11 Jan Newly Divorced: Discovering sex as a single woman
When I started dating, post-marriage, I have to admit it was both exciting and terrifying. The dance of flirtation, getting to know someone, the anticipation of a kiss, the wondering about sex–it’s heady. But, if like me, you’ve been without sexual intimacy for months or years, it can be terrifying.
I didn’t know how to negotiate sex as a single women in my 50’s. Having sex in the context of a longterm marriage was no guarantee that I could smoothly transition to the brave new world of singles and sex and spaghetti dinners. On my first official date we went to dinner and a movie–I ordered a pasta dish. Never have pasta on a first date–how awkward. Getting a complete strand gracefully in your mouth is a challenge. Though, nothing like the challenge of seeing a “stranger” naked after a couple of decades of old married life that’s lost its fizzle.
We did not have sex that night. But we did eventually strip down under soft lights and soft jazz music; the most clichéd kind of sex–on a sheepskin rug in front of a fake/roaring fire.
Back to my point.
I think my experience is one that some of my female readers will relate to and I’m sure male readers have a somewhat similar version of this. I found myself ill-equipped to create the lovely, graceful and orgasmic sex scenes depicted in movies and novels. It’s not that way in real life.
For starters I felt awkward about my body and about the whole sex thing so I rarely had the kind of pleasure one expects when having sex. I was so eager to meet a nice man that I often ignored my intuition in sorting out likely versus unsavory men to meet. So I had a lot of bad first dates. My fault for the most part.
When sex did present itself I often acted from cultural conditioning rather than following my body or heart. What do I mean by that? I let him lead. I didn’t talk about what I liked or didn’t like, what I wanted. I was silent. I acted more excited than I was. I assumed he would know what turned me on. I learned to fake the enthusiastic kind of murmurings that get men aroused (a nod of heads here?). And I felt guilty and flawed when I didn’t orgasm. And I often didn’t. If I shared that orgasms were often elusive during first time sex some men would either tell me what was wrong with me, or boast that all of their past partners orgasmed (which means that some of them had to have faked it!).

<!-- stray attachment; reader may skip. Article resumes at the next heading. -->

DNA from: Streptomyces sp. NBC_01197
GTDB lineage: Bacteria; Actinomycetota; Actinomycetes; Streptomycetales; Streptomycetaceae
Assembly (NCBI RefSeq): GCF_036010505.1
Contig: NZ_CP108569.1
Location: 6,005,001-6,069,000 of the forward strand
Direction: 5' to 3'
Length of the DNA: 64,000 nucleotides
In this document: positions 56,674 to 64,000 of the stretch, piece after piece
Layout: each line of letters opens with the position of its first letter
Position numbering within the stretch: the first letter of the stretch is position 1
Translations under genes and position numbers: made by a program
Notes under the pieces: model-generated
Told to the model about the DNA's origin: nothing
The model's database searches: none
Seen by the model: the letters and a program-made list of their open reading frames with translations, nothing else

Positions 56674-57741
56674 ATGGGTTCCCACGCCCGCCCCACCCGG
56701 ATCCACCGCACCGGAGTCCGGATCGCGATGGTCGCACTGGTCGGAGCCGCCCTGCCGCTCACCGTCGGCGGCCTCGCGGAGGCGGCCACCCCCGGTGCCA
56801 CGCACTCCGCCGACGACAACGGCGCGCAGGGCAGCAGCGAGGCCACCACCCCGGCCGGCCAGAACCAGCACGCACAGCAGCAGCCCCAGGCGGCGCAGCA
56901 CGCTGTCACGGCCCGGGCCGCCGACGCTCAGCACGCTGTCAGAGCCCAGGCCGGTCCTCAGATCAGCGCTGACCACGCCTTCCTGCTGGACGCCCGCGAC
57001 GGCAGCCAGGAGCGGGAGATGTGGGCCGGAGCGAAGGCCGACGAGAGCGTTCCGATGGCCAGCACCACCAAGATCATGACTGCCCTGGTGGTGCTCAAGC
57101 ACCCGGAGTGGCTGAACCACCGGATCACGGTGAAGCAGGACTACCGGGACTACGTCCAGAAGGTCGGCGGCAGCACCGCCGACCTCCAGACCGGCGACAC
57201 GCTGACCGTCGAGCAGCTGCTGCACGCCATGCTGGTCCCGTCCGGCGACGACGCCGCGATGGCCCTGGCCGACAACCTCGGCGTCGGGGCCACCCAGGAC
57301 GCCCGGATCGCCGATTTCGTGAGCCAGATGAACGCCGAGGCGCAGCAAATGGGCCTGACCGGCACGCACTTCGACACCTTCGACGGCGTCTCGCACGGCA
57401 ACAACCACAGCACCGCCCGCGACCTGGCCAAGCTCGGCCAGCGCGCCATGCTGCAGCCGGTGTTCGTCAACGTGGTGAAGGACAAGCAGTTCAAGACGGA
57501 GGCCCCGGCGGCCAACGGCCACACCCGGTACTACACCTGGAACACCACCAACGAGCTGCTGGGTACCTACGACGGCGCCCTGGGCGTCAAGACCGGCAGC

Because… what woman can orgasm when she’s being that passive? Letting the wrong kind of touch occur without speaking out. Rushing into something that could have waited a couple of more dates. Not having conversations prior to sex about desires and expectations. Realizing half way through the process that the man lying on top of her is pursuing his own pleasure without realizing or caring that sex is a party of two.
There are plenty of books and dating sites full of advice on how to successfully date. Or how to please a man. What was missing was information for women on how to ask for, and receive, the kind of sexual touch and connection they desired. Sex education for women isn’t really about technique–though if you want to give better blowjobs there is plenty of information out there for that. Including this horrifyingly funny video (NSFW, turn down the volume!)
What we, what I needed, was a pep talk of sorts. A wise female mentor. I needed to hear that I could voice my desires and choose to pursue pleasure for myself. I needed to understand that my fear about seeming too ‘harsh’ or ‘demanding’ was absurd. And that the man who wasn’t interested in my thoughts wasn’t the kind of man I wanted to invite into my bed or my life.
With time I learned to voice my needs and think about what I wanted as opposed to being content with whatever came my way. I learned that my right to pleasure is important and deserves to be nurtured. By me, primarily.
I learned a lot in those early years. I made plenty of mistakes and I also met some delightful people during my journey. Now I want to be the resource for you that I needed some ten years ago. This is part of the motivation behind the work I do and the project I am embarking on.
I want to hear your voice. I want to know what matters to you, what you need more of, what keeps you from experiencing the pleasure you want and deserve.